The article argues that fandom can be the classroom of the future, and that fan-scholars have a responsibility to teach critical fandom to future generations. The author believes that our educational system can benefit from more fandom enthusiasm, and that new generations of fans will become future teachers, thinkers, and responsible media citizens. However, the article suffers from several biases and lacks evidence to support its claims.
Firstly, the article assumes that neoliberalism is encroaching on fandom and education without providing any evidence to support this claim. The author argues that neoliberalism promotes individualism over community and polices particular ways of expressing fannish enthusiasm. However, there is no evidence presented to show how neoliberalism is affecting fandom or education in this way.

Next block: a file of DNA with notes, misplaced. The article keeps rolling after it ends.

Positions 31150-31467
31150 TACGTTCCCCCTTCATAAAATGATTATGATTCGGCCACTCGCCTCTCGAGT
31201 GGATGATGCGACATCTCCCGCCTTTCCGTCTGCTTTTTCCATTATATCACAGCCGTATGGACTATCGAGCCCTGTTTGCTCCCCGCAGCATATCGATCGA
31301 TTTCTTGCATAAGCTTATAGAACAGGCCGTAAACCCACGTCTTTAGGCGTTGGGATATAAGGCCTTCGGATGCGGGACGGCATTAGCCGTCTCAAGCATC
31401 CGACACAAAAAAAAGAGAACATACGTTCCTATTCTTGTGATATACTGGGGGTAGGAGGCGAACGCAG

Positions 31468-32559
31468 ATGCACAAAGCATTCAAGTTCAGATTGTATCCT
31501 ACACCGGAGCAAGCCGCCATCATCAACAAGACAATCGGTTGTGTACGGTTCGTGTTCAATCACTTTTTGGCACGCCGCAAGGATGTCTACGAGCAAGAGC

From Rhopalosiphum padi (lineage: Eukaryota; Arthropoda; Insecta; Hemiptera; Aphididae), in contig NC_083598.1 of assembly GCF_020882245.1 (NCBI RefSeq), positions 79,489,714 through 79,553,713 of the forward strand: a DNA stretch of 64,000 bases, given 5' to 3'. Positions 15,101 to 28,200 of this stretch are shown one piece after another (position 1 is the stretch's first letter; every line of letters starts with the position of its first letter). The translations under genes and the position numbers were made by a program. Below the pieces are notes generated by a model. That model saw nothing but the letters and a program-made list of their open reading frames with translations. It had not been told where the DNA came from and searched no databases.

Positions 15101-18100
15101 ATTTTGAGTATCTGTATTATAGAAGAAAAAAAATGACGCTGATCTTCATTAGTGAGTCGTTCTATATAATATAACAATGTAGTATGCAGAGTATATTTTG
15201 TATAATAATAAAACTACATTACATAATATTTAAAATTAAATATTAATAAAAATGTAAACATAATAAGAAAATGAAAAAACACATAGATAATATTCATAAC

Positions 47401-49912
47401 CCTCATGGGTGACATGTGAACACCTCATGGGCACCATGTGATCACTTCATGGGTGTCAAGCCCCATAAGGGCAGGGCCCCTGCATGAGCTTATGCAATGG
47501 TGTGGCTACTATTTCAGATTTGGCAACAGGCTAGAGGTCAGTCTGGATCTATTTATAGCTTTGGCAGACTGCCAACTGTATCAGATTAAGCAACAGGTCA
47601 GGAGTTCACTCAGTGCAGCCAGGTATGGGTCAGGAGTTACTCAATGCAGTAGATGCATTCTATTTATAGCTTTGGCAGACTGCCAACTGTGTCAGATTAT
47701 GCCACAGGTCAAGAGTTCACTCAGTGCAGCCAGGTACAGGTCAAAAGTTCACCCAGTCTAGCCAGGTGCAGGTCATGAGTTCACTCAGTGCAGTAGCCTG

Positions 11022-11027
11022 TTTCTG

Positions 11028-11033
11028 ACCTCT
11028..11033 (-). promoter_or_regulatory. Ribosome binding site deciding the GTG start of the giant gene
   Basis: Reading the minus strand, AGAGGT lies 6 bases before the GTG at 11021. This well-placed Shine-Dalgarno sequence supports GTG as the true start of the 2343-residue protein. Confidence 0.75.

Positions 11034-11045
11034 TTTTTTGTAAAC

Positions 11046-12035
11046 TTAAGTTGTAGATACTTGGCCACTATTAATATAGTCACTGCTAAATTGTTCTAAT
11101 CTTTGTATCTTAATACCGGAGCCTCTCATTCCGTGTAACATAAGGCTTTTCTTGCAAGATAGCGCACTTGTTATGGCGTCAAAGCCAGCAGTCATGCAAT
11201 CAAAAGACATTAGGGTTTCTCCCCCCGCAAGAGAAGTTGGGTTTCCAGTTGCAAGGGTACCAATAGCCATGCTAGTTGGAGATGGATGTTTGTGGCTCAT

Secondly, the article presents a one-sided view of fandom as a positive force for critical engagement without acknowledging any potential risks or negative aspects. While it is true that many fans engage in thoughtful discussions and analysis of media texts, there are also instances where fan communities can be toxic or exclusionary towards certain groups.
Thirdly, the article lacks consideration for the diversity within fan communities and assumes that all fans share similar values and goals. The author suggests teaching students critical fandom without defining what this means or acknowledging that different fans may have different ideas about what constitutes critical engagement.
Overall, while the article raises some interesting points about the potential benefits of incorporating fandom into education, it suffers from biases and lacks evidence to support its claims. A more balanced approach would acknowledge both the positive and negative aspects of fandom and consider the diverse perspectives within fan communities.